TORONTO — Ontario Greens are encouraged by Halton Region’s decision to freeze its urban boundary until 2041.
“Congratulations to everyone who helped make this occur,” Ontario Green Leader Mike Schreiner said. “We can address the housing affordability crisis while protecting the farmland that feeds us and the wetlands that protect us from flooding.”
On January 26, Schreiner held a news conference alongside councillors Jane Fogal and Colin Best, calling on Halton to say no to a proposal to pave over 5,000 acres of prime agricultural farmland.
“We saw it recently with Hamilton, and now we see it with Halton: municipalities that say no to expensive sprawl,” said Ontario Greens Deputy Leader and Environment and Climate Critic Dianne Saxe. “Urban sprawl doesn’t solve the housing crisis. It ramps up climate pollution, destroys nature, increases the fee of living and locks families into long commutes in North America’s worst congestion.” Saxe helped to encourage anti-sprawl decisions in each Hamilton and Halton.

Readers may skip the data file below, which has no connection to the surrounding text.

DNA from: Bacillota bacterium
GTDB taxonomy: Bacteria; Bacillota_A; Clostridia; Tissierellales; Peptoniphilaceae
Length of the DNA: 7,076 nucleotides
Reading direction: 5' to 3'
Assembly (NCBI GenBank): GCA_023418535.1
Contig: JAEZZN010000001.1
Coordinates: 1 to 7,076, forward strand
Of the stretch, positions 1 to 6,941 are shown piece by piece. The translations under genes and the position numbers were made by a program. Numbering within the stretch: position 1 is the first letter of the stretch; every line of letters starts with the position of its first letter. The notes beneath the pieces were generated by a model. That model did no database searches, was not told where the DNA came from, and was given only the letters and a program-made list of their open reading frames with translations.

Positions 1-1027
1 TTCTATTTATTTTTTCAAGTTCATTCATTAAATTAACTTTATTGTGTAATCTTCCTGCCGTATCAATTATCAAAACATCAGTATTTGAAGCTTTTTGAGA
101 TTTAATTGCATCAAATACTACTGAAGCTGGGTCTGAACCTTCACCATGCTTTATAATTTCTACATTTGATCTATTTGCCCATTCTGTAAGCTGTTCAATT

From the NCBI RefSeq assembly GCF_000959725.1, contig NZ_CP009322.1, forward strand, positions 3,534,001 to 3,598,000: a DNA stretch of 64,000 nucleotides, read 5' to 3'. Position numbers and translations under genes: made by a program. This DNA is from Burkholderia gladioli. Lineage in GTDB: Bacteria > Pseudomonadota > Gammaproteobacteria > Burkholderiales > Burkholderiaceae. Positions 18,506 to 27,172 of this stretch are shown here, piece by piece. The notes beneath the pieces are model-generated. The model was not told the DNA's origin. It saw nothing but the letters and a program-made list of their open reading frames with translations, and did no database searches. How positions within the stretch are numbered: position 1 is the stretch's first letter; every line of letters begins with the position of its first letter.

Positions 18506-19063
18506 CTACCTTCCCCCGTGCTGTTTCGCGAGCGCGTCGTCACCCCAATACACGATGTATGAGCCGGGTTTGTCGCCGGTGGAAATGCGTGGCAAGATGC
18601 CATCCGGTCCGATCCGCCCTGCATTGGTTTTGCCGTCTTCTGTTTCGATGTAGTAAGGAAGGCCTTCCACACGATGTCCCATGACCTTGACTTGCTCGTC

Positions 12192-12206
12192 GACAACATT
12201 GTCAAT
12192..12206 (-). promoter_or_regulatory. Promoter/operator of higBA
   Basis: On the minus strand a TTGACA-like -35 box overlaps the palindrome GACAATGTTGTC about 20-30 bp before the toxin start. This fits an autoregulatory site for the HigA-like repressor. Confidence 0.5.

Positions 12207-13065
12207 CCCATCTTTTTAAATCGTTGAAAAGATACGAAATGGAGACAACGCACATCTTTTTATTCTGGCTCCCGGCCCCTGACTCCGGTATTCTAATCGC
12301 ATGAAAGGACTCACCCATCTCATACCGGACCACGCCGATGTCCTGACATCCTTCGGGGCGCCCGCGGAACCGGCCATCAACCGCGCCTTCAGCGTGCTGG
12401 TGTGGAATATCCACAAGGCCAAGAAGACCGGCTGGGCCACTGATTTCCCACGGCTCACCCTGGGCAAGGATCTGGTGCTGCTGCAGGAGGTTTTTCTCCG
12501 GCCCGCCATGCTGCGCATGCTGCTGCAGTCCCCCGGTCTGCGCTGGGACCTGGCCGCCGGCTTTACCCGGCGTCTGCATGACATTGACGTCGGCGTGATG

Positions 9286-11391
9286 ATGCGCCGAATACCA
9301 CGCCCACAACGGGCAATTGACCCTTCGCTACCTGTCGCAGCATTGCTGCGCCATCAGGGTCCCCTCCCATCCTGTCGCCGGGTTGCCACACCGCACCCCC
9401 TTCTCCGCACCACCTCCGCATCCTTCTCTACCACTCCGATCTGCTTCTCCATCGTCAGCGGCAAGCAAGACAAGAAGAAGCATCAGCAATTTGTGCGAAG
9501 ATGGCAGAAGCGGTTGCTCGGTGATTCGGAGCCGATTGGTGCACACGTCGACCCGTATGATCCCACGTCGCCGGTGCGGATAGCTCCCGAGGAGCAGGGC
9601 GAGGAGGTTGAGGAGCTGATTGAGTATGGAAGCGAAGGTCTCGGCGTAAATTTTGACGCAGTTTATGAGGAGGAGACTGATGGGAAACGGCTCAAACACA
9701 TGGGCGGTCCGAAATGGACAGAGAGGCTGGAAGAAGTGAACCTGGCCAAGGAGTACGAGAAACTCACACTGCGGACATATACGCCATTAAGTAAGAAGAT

“Nobody desires to have an unaffordable lifestyle where they’re forced to commute hours just to search out a reasonable place to live,” Schreiner said. There are already 88,000 acres inside existing urban boundaries within the Golden Horseshoe region alone available for development.
“We will make use of that existing space by constructing communities where people can live, work, play and shop. Livable and inexpensive communities which are higher for our quality of life, health and wallets.”
For more information on the Ontario Greens’ housing strategy: gpo.ca/housing